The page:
Water Activities for Children
To avoid the risks
associated with combining young children in group care and pools/lakes
here are some ideas for using outdoor water play during the summer months.
Even with these safer activities, adults need to have "vigilance,
vigilance, vigilance." As we all know, children can drown in as
little as 2 inches of water within seconds.
With the hose nozzle on mist, set up a drive through
tricycle wash with sponges, mild soap, and towels.
To show how fast and strong firefighters were, they would
get together in the summer for friendly competition. One of the games
was to use the fire hoses to push a ball into another team's net, thereby
scoring a goal. With young children, the competition may not be necessary.
A goal area, a large lightweight ball (beach balls work well), and a
hose can be enough to challenge children. Note: taking turns with the
hose may be difficult for some children.
Sprinkler from the Top
We have all stubbed our toes jumping through the summer
sprinkler. This activity puts the sprinkler up out of toes' reach. Using
a tree branch, fence, clothesline, or the top of a climbing structure,
secure the sprinkler up high. The activity area will be larger than
if the sprinkler was on the ground, allowing more children to play in
Inexpensive and durable, raingutters from the local hardware
store need a little edge smoothing before using. The edges on many raingutters
are not finished so they can be sharp and cause cuts and scraps if not
sanded down first. Fortunately this is an easy task. Using a rough grain
sand paper (80 - 120 grit works perfect) rub the edges of the gutter.
That's it. Now with a water source, kids can build waterfalls, cascades,
and ramps. Water, matchbox® cars, dirt, peastone, small boats, or
any loose playground materials will be used to test gravity's pull.
You may want to cut some of the ten foot sections into 2 and 5 feet
for easier handling.
Homemade Water Slides
Having smiling young children run to the edge of a Slip
n Slide® as they dive onto their bellies only happens in commercials.
Bruised knees and bloody noses are far more common in my experience.
Homemade water slides are better suited for our younger slippers. Place
a plastic tarp on a hill. Put the hose down from the top. With the child
sitting feet first, they can slip down to the end. I have added a mild
soap for some faster trips to the bottom. You need to be careful not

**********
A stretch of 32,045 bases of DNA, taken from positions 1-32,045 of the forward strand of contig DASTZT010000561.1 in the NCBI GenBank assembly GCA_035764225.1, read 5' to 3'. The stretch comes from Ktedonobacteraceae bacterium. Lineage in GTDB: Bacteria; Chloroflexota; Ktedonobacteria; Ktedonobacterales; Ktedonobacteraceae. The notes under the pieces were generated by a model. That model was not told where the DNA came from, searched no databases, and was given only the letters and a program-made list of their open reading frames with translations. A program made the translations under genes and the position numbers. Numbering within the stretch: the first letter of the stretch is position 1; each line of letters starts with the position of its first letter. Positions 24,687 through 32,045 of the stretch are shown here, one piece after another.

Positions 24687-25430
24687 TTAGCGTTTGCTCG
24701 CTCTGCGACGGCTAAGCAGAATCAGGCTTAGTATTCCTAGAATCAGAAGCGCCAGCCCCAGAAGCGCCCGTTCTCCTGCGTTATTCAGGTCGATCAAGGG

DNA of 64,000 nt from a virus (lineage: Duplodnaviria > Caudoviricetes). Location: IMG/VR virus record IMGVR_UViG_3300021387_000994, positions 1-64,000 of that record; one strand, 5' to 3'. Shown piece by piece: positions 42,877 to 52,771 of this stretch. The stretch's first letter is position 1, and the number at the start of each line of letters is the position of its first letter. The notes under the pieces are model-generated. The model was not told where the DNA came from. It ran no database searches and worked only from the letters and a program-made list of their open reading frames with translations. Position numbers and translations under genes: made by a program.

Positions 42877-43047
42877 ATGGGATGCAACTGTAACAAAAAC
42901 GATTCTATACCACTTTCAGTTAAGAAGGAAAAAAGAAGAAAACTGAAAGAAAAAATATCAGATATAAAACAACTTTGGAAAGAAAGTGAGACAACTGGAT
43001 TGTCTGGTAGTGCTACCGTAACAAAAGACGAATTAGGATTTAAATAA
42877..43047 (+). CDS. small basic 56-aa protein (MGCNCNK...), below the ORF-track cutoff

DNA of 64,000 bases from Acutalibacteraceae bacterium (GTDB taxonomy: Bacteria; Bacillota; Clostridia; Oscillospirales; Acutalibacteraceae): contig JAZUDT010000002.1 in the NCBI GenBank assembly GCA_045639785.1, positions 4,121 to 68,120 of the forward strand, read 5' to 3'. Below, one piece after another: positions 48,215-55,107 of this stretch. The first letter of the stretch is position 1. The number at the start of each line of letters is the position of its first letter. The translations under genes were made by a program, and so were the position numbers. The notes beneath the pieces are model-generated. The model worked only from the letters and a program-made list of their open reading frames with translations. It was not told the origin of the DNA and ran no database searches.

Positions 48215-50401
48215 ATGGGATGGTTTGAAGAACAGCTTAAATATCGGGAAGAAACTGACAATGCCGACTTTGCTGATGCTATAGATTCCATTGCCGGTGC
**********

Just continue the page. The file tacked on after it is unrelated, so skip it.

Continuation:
to put the tarp over rock or sharp objects.
Wading Pool Transformed
This activity puts the pool toys within reach without
the children being in the water. Like with the raingutters, first smooth
the plastic edges of the wading pool with some course sandpaper. Next
have categorized buckets of water toys (i.e. boats, containers, balls,
mild soap and wire whisks/egg beaters) near the pools. Allow the children
to dump and play with the toys while sitting on the outside of the pool.
Being sprayed with a hose isn't very much fun for many
of us. Often the water is cold and hits us in the face. We can still
get wet without the panic of being hosed down. Using the mist setting,
point the hose up into the air. Now a gentle film of cooling water can
cool us without alarm.
After the water facet has been running for a while, it
often gets too cold to be comfortable. Adults may consider using additional
lengths of hose and running them over driveways or other hot surfaces
to warm the water. I have put a hundred feet of hose up on the roof
to get warmed by the sun before being used in water play.
WARNING: When the hose is shut off, the water left in the hose
will quickly become too hot to use. Adults should always test the water
temperature before using it with children. This means letting the water
run for several minutes, then testing to see if the temperature is comfortable
enough to use with young children.
Have some other favorite
alternatives to swimming for summer water play? E-mail suggestions.
Some will be included in the next revision of this article. info@NHWaterSafety.com
Book List for Summer Activities
The Kids Summer Games
Jane Drake Ann Love Heather Collins (Illustrator)
Format: Paperback, 175pp.
Publisher: Kids Can Press, Limited
Pub. Date: March 1998
The Kids' Summer Handbook
Jane Drake Heather Collins (Illustrator) With Ann Love
Format: Paperback, 1st ed., 208pp.
Publisher: Houghton Mifflin Company
Pub. Date: March 1994
Edition Desc: 1st American ed
Summer Smarts for Cool
Kids: 101 Fantastic and Fun Learning Activities to Help Kids Beat the
Format: Paperback, 288pp.
Publisher: Prima Communications, Inc.
Pub. Date: May 2002
Summer Fun!: 60 Activities
for a Kid-Perfect Summer
Michael P. Kline Susan Staff Williamson (Editor)
Format: Paperback, 160pp.
Publisher: Williamson Publishing Company
Pub. Date: April 1999
The Best Summer Ever
: A Parents' Guide
Joan M. Bergstrom
Format: Paperback, 112pp.
Publisher: Tricycle Press
Pub. Date: February 1995
A Ladybug's Life
John Himmelman Melissa Stewart (Editor)
Format: Paperback, 32pp.
Publisher: Scholastic Library Publishing
Pub. Date: August 1998
Busy Bees Summer: Fun
for Two's and Three's
Elizabeth McKinnon Jean Warren (Editor) Gayle Bittinger
Format: Paperback, 136pp.
Publisher: McGraw-Hill Children's Publishing
Pub. Date: May 1995
300 Three Minute Games:
Quick and Easy Activities for 2-5 Year Olds
Jackie Silberg Cheryl Kirk Noll
Format: Paperback, 192pp.
Publisher: Gryphon House, Incorporated
Pub. Date: August 1997
The Giant Encyclopedia
of Theme Activities for Children 2 to 5: Over 600 Favorite Activities
Created by Teachers for Teachers
Kathy Charner (Editor) Rebecca B. Schoenfliess (Illustrator)
Format: Paperback, 511pp.
Publisher: Gryphon House, Incorporated
Pub. Date: July 1993
This workshop is provided with funding
from DCYF / Child Development Bureau